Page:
Throating question

Discussion in 'Rifles, Bullets, Barrels & Ballistics' started by bookworm, Nov 23, 2011.

  1. bookworm

    bookworm Well-Known Member

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    When reading/shopping for custom rifles I notice some of them say they are "throated for 168gr and 180gr Berger VLD bullets" (or something similar).

    What does this mean exactly and what is important or noteworthy about having this done?
     
  2. climb-101

    climb-101 Well-Known Member

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    i am also new to the long range and custom rifle game and was wondering the same thing
     

  3. Gene

    Gene Well-Known Member

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    You want the throat to be sufficient so that the base of the seated bullet is somewhare near middle of the neck This allows you to seat various bullets longer or shorter so that the ogive will touch the rifling. Once you know where it touches, you can seat the bullets longer or shorter, for either jump or jam. Of course, you will not be able to see where the base of a boat tail will rest, and you do not need to consider that part of the bullet when doing this.

    When you have a gunsmith chamber a new barrel, tell him what bullet you intend to use, and he will run the reamer to desired depth. If you have a box magazine, keep the OAL short enough to fit.
     
  4. AZShooter

    AZShooter Well-Known Member

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    Another factor that seems to be important is the throat angle.

    Dave Kiff at Pacific Tool and Gauge recommended a 1 degree 30 min throat angle for the VLDs. It worked very well with a 257 Weatherby and a 7 Rem mag I had chambered. The Weatherby still had some freebore but less than the original Weatherby design. We made five rifles with the 257 Weatherby reamer and chose the longest OAL possible with good feeding from each rifle's magazine. Bullet jump was .070" to .100" and accuracy was great with the 115 VLDs. The 7 Rem mag had the 180 VLDs into the rifling .030" yet still fed fine. A loaded round could also be removed without upsetting the bullet's original seating depth.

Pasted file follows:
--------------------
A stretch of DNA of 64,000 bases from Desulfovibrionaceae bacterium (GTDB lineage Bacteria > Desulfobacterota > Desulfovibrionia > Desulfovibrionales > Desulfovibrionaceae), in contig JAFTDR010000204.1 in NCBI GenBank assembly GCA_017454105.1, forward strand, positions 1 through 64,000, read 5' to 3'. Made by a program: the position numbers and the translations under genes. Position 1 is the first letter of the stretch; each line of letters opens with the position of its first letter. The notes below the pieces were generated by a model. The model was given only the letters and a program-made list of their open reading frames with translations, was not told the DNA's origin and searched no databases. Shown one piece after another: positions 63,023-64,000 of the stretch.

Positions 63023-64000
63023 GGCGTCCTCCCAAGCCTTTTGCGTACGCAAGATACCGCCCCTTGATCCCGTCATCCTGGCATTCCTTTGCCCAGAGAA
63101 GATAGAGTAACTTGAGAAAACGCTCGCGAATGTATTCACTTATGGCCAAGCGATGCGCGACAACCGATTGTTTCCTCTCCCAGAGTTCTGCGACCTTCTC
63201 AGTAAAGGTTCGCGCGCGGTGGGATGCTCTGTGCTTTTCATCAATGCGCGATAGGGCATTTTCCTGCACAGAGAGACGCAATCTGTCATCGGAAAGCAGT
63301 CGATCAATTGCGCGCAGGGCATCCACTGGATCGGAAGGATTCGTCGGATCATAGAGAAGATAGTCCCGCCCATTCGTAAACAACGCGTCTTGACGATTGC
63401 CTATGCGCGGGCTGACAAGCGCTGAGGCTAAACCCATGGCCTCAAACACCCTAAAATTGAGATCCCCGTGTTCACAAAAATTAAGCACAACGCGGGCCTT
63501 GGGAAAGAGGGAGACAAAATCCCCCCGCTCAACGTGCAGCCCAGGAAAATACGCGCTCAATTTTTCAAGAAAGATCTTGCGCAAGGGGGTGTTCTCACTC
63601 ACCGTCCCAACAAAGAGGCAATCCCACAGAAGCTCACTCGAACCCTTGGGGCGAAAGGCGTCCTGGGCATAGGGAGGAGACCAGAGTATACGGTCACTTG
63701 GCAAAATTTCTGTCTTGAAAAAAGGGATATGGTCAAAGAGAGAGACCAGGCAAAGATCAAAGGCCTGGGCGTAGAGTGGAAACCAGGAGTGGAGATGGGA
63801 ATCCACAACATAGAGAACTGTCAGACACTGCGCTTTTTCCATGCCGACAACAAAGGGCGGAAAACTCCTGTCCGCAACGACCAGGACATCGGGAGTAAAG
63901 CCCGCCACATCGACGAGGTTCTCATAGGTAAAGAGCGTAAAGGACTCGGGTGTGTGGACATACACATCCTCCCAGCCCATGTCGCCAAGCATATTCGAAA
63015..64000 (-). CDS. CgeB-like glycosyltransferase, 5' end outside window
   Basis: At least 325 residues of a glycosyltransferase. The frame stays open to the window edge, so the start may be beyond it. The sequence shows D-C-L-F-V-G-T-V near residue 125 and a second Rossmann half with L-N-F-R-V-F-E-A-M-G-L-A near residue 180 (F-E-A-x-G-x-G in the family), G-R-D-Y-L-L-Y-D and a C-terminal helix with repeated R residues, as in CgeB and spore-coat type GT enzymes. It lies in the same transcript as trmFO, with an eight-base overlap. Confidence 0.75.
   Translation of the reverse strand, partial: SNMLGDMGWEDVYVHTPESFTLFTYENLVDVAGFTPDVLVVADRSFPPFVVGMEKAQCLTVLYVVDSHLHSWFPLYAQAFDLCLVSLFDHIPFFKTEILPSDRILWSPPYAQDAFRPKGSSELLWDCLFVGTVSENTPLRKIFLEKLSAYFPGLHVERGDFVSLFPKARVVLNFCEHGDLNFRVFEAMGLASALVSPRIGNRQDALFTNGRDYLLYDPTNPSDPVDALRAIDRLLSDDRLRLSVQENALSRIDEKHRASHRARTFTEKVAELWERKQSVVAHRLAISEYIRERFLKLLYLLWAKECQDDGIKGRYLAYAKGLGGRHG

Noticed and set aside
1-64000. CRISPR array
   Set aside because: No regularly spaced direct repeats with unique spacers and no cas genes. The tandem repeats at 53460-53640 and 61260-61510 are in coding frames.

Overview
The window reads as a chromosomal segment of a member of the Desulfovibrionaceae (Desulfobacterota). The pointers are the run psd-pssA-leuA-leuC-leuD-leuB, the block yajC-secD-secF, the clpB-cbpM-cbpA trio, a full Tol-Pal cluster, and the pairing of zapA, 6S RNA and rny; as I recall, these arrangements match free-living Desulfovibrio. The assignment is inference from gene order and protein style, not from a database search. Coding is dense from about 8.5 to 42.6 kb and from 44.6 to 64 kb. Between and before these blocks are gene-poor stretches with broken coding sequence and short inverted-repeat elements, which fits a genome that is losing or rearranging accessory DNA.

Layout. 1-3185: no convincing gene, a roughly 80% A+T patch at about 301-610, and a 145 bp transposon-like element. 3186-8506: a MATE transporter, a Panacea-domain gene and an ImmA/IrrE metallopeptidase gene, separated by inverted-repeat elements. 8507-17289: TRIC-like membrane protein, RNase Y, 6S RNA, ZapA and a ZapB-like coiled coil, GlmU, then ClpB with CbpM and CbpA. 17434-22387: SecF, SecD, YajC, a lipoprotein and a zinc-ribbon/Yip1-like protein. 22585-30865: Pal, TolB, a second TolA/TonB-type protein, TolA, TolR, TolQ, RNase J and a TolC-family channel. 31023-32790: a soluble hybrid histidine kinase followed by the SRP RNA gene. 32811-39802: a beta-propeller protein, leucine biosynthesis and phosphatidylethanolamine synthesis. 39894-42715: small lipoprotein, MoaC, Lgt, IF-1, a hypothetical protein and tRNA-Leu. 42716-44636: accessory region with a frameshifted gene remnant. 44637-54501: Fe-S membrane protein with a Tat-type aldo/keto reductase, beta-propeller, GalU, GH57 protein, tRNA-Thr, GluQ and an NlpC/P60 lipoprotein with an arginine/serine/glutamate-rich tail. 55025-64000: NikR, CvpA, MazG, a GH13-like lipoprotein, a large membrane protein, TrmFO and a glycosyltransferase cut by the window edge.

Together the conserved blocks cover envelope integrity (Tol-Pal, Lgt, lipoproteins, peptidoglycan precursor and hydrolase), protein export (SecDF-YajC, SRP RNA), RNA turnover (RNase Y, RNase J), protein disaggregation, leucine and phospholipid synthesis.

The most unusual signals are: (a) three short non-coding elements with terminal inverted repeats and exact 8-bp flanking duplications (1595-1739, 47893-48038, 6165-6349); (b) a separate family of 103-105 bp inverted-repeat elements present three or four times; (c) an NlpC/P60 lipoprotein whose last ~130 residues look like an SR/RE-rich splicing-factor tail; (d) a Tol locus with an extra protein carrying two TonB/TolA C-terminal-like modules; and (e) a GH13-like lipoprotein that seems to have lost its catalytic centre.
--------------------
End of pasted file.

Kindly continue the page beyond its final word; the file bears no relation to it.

Since using these two reamers I come to the conclusion that I won't have just any reamer a gunsmith has on hand to make a chamber. I prefer to have one made to my specs for bullet seating depth ( as previous poster mentioned) and throat angle. Typically I made a dummy round and ship it to Dave with some detailed instructions. Naturally I talk to Dave and ask pertinent questions before shipping. This approach has worked well with 12 reamers my friend and I own all made by Pacific Tool and Gauge.
     
  5. bookworm

    bookworm Well-Known Member

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    Thanks for the feedback...follow up question or two.

    When you develop a dummy round (whether for smith or Pacific) you say that the base of the bullet should be somewhere near the middle of the neck. Does that mean the flat bottom of the bullet near the middle of the neck or where the last part of the bullet contacts the neck should be around the middle. Most of us shoot boat tails so I'm guessing it is the latter so you don't risk not having enough bullet-neck engagement.

    Is there a rule of thumb on the minimum amount of bullet-neck engagement you want to have? I would have thought that you want to have at least half the neck engaged with the bullet....but maybe that is more than you need?

    Also, what is the cost of the custom reamer?
     
  6. Buffalobob

    Buffalobob Writers Guild

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    It really does work great! :D :D :D
     
  7. Gene

    Gene Well-Known Member

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    Forget the boattail. Try to keep the full diameter of ther base near the middle. You should not seat the bullet base too far forward, you could increase concentricity; i.e., run out. The bullet needs to be straight as possible in its contact with the neck.
     
  8. bookworm

    bookworm Well-Known Member

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    Got it. Thanks!